i.  Peikoff’s production, given his claim to be Rand’s intellectual heir. has been relatively little.  He published The Ominous Parallels: The End of Freedom in America (which hasn’t aged well); Objectivism: The Philosophy of Ayn Rand (a summary of Rand’s thought with a few Peikovian extensions); and The DIM Hypothesis (which hasn’t made much of a splash in ARI circles).  He did give many lectures over the years, which are gradually being published.

ii.  Peikoff started the ARI and left his rights to most of Rand’s works to it.  This will ensure that Objectivism has a presence for decades to come.  I wonder what Rand would have thought of the ARI.  It’s more focused on day-to-day political and cultural issues than the finer points of Rand’s philosophy.

iii.  Peikoff helped cement the “cultish” side to Objectivism.  Like Rand, he excommunicated lots of people.  Some of his splits seem petty even by Rand’s standards.  Most notably, he broke with philosopher of science John McCaskey because McCaskey refused to endorse a book that Peikoff had a role in (The Logical Leap).  At the time, Peikoff proudly announced that he was not on speaking terms with half the members of the ARI’s board.

iv.  Peikoff allowed, and perhaps directed, the serial rewriting of Rand’s posthumously published material (most notably her Journals) in typical cult of personality style.

v.   When Barbara Branden published her biography of Rand in 1986, Peikoff denounced it as one long arbitrary assertion.  Not only that, but he supported (and perhaps helped edit) a dishonest hit piece on Nathaniel and Barbara Branden, The Passion of Ayn Rand’s Critics.  Contrary to what this book alleges, Rand’s “bad side” has been amply documented by numerous people who knew Rand, many of whom never broke with her.  If the long-anticipated authorized biography of Rand is ever published, it will (if it’s honest) have to concede that Rand’s “critics” essentially got it right.  Combined with number iv (above), I wonder if many ARI supporters will experience the kind of cognitive dissonance that Christian date-setters feel when their predictions go wrong.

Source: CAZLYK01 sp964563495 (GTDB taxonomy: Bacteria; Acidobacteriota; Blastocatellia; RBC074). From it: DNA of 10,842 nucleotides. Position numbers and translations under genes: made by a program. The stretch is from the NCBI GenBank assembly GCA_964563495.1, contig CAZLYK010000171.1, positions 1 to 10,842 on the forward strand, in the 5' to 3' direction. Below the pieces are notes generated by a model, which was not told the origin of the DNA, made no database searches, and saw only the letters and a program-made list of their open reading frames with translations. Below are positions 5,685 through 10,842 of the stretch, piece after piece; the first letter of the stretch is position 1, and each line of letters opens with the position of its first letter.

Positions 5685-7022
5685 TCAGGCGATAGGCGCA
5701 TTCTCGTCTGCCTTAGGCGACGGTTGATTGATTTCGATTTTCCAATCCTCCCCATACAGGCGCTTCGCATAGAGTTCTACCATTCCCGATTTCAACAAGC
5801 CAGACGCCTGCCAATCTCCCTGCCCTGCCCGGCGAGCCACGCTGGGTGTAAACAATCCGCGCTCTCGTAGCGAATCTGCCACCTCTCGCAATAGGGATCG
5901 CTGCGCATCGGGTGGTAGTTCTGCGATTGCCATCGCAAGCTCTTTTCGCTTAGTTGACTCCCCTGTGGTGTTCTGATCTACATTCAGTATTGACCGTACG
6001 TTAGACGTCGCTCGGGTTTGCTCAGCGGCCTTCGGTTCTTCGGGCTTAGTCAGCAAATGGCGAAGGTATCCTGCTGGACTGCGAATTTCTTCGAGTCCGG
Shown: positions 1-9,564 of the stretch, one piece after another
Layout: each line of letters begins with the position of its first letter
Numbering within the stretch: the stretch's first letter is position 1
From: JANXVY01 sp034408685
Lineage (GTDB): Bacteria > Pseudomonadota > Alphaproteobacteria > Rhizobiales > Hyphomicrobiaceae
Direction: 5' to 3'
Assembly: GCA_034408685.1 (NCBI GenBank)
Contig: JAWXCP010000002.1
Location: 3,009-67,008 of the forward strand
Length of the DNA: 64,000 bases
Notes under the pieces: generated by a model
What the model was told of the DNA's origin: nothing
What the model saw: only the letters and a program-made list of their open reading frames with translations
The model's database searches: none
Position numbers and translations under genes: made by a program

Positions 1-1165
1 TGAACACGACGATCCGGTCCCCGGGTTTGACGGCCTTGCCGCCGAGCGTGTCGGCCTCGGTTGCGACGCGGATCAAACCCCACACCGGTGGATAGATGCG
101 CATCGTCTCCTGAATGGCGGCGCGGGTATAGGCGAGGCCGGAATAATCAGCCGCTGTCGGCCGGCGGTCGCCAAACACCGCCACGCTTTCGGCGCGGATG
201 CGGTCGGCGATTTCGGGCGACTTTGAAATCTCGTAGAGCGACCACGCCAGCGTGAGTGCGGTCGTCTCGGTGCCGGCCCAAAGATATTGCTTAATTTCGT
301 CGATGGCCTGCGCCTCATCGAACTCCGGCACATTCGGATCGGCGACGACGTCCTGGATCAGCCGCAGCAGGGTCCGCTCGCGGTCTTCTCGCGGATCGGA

vi.  Peikoff set the tone for hard core Objectivists by denouncing Open Objectivism and Libertarianism.  While contemporary ARI supporters have softened their criticism of Libertarianism (ostensibly on the idea that it has become less associated with anarcho-capitalism) their contempt for Open Objectivism remains. 

Monday, October 02, 2023

Objectivist Roundup, October 2023

1. The Ayn Rand Institute Press just published Russia to America: A Guide to Ayn Rand Home and Sites.  The book contains photos of places where Rand lived (interior and exterior), photos of places Rand visited, background information and maps.  The book was enjoyable and filled in a few spots in Rand's biography.  I'd mention that the book is $14.95 and while billed at 96 pages contains a fair amount of padding.  The photos and text end at page 79, which are followed by a chronology of Rand's life and four blank pages which are included in the page count.

2. Ayn Rand Institute supporters James Valliant and Robert Nasir had a podcast on moral perfection.  Valliant proudly announced that he and Nasir were "morally perfect."  However, Valliant seems to think that moral perfection is "doing the best you can."  He even said a non-Objectivist could be morally perfect.  Valliant's discussion of the idea of sin and perfection in Christianity, Kant, etc. is, not surprisingly, somewhat caricatured.  I'd recommend John Passmore's book on perfectibility for a more balanced approach.  Perfection didn't play a large role in Rand's ethics, but see here.